COMICS AND ART
The New York Institute for the Humanities is hosting a conference from October 22-24 on the relationship between believers and secularists to be called "Us vs. Them." It will include intellectual figures such as Oxford University professor Richard Dawkins and author Jack Miles ("God: A Biography").
Last Friday the NYIH held another program with "vs." in its title: "Ephemera vs. the Apocalypse."
Cartoonist Art Spiegelman gave a PowerPoint presentation on "In the Shadow of No Towers" (Pantheon), his book of comics narrating in personal terms the events and aftermath of September 11. It was co-sponsored by the Cooper Union for the Science of Advancement and Art.
Mr. Spiegelman, the creator of the Pulitzer Prize-winning tale "Maus," lives near Canal Street and witnessed the tragic event.
Police cordoned off Lower Manhattan, and he needed proof of residency to pass through. "I finally achieved the aspiration of living in a gated community," he said to audience laughter.
Mr. Spiegelman pointed to a page in his latest work, where readers are given no direction. Usually, he said, the cartoonist guides the reader to the next panel. But on this page, one's attention is "fragmented" by the "all-at-onceness" of the unfolding events.
The presentation bounced between the history of comic books and expressions of anger at the Bush administration. Mr. Spiegelman told the audience how the term "Yellow Journalism" came from the comic strip "The Yellow Kid." He said the Yellow Kid "was the progenitor of Rupert Murdoch."
The audience laughed when Mr. Spiegelman said some saw him as an "'on-message,' thinner Michael Moore."
Among those in the audience were two New York University faculty members: drama scholar Tom Bishop and sociologist Richard Sennett ("The Fall of Public Man"), who divides his time between New York and London.
Following the talk, writers Pete Hamill and Rebecca Solnit joined Mr. Spiegelman onstage and offered their reflections and comments.
Ms. Solnit, who wrote "River of Shadows: Eadweard Muybridge and the Technological Wild West" (Viking), considered other ruins, such as those resulting from San Francisco's 1906 earthquake.
She mentioned that often ruins are "erased." Evidence of arson and destruction during the 1970s in New York, for example, are lost incrementally, often leaving no trace in areas that are "prime real estate."
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Jonathan Rosen's second novel, "Joy Comes in the Morning" (Farrar, Straus & Giroux), about a female cleric's spiritual odyssey, was feted on Wednesday night on the Upper East Side. The book's biblical title comes from Psalm 30: "Weeping may endure for a night/But joy comes in the morning." In his brief remarks, Mr. Rosen quoted Melville and Yeats, two sources of his literary inspiration.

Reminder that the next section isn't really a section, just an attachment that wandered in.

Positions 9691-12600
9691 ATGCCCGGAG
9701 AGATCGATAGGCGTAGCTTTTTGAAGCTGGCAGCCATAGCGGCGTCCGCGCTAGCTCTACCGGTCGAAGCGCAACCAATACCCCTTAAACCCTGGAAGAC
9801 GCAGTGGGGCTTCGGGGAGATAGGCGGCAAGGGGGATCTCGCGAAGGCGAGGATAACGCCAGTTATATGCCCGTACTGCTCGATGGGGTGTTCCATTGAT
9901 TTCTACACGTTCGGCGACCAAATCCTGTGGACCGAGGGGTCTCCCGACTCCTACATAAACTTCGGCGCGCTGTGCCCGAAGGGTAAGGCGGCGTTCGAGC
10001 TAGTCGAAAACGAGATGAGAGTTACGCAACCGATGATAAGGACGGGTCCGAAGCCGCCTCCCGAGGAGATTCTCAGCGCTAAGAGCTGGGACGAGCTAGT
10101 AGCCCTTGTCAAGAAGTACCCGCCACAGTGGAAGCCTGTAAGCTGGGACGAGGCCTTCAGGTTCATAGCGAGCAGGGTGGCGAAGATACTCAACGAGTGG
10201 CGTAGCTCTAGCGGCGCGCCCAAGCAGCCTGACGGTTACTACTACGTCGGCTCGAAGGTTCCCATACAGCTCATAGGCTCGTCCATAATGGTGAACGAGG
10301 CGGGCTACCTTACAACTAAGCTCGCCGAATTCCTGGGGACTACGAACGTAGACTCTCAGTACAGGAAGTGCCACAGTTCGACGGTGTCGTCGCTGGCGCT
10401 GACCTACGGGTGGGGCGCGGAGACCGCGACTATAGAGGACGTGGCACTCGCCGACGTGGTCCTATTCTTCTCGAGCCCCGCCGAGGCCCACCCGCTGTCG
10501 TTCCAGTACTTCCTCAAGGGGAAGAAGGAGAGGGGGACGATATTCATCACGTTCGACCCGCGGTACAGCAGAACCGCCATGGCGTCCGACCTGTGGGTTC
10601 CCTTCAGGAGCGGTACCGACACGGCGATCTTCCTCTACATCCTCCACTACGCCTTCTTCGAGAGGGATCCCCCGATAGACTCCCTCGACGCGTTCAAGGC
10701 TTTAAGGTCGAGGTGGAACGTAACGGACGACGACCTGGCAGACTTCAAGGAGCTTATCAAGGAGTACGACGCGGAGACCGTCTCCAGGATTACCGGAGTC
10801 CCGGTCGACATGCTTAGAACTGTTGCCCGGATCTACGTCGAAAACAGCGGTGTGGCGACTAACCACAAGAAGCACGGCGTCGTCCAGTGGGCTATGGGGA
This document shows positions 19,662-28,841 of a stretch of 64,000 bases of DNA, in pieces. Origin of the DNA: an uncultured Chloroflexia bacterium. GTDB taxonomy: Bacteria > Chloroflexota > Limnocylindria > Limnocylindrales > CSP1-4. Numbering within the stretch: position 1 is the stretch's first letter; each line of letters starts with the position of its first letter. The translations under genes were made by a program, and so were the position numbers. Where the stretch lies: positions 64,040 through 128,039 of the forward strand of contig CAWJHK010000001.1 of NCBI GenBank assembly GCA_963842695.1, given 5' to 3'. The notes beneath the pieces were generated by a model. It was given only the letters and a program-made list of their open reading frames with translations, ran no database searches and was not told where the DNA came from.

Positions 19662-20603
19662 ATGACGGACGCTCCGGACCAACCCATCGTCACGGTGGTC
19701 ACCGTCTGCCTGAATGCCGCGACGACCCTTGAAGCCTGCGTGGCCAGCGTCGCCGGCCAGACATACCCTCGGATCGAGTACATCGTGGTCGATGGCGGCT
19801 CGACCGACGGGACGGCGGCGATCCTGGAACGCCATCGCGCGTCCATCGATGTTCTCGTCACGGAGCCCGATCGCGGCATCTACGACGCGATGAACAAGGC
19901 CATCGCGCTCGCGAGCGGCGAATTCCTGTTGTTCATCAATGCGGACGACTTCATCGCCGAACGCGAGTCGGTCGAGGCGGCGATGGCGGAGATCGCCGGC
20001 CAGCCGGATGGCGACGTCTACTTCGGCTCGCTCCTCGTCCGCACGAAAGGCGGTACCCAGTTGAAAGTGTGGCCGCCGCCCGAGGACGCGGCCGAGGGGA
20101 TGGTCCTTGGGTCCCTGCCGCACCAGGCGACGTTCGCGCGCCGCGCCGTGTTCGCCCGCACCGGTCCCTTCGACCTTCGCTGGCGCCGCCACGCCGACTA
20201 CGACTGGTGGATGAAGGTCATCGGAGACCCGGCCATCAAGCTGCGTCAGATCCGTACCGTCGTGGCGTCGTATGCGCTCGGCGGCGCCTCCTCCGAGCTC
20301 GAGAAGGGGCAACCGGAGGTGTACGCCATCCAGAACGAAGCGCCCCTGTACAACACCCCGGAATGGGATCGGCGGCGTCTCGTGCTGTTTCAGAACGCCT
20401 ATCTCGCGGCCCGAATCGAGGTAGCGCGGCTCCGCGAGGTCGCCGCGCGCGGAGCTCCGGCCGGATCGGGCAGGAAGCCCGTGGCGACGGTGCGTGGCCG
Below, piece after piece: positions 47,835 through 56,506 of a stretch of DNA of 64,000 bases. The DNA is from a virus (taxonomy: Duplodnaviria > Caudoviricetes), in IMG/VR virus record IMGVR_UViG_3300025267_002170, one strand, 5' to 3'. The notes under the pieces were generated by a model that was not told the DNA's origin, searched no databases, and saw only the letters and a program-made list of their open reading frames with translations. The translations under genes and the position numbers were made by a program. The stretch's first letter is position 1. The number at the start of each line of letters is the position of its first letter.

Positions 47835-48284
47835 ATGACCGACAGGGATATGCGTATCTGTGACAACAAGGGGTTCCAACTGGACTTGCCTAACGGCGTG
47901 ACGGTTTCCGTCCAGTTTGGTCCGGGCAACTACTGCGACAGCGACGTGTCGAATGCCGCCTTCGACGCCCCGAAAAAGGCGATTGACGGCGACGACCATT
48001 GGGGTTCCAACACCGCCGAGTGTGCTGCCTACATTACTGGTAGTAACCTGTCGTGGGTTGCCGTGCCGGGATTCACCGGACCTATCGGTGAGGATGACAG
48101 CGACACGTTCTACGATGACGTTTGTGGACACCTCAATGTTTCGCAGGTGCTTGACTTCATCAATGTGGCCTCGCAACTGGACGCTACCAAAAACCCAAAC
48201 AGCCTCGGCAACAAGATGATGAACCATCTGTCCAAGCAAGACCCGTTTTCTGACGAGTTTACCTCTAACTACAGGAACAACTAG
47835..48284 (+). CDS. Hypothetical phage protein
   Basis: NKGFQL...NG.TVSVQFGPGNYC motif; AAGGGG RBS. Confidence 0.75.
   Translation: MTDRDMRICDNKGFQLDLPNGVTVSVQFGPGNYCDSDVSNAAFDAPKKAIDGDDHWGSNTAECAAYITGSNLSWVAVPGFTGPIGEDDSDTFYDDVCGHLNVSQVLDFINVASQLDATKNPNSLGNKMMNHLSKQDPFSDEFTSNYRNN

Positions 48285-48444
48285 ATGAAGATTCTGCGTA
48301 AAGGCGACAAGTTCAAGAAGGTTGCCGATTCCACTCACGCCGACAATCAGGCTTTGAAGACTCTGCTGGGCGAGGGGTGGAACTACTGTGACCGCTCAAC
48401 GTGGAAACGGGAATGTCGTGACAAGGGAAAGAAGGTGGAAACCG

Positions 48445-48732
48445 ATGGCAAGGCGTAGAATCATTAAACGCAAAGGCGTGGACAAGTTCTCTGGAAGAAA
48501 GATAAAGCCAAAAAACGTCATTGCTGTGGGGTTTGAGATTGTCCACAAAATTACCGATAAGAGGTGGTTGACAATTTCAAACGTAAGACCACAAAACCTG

Those in attendance included writers Judith Dunford, Joyce Johnson, Melvin Jules Bukiet, and Thane Rosenbaum, and scholar Morris Dickstein.
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The newsletter of the Jane Street Block Association, The JaneStreeter, reports "on very good authority," namely "a conversation with the landlord," that Li-Lac Chocolates will move to Jane Street from Christopher Street.
That development would make a small corridor of cacao, as Chocolate Bar is located less than a block away.
In other mocha musings, the proprietors of Chocolate Bar have written a book called "Chocolate Bar" (Running Press) slated for publication later this fall.
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U.S. Treasury Secretary John Snow will address the Economic Club of New York tomorrow...The Friars Club will roast Donald Trump on October 15... Chuck Barris ("The Gong Show") will be a featured guest at a Friars lunch on November 9...Parsons School of Design dean Paul Goldberger spoke Thursday at Barnes & Noble Union Square about his book "Up from Zero: Politics, Architecture, and the Rebuilding of New York" (Random House). He said Daniel Libeskind was able to get the public to consider or accept architecture to which they might otherwise pay attention. Mr. Goldberger said that was like a musician who plays John Cage 1263 511 1338 523but describes it as though it were Irving Berlin...Songwriter Ervin Drake and magician Jamy Ian Swiss have become members of the Players club. The latter joined after bumping into club president Timothy Hutton at P.J. Clarke's... At a Society of Professional Journalists panel entitled "When Blogging Meets Journalism," NYTimes.com Editor-in-Chief Len Apcar said blogging "bubbled up" about three years ago. Time magazine, he said, wrote an article about bloggers in June. "God bless you," he said, "You put them in the "mainstream." But he added, "You're late."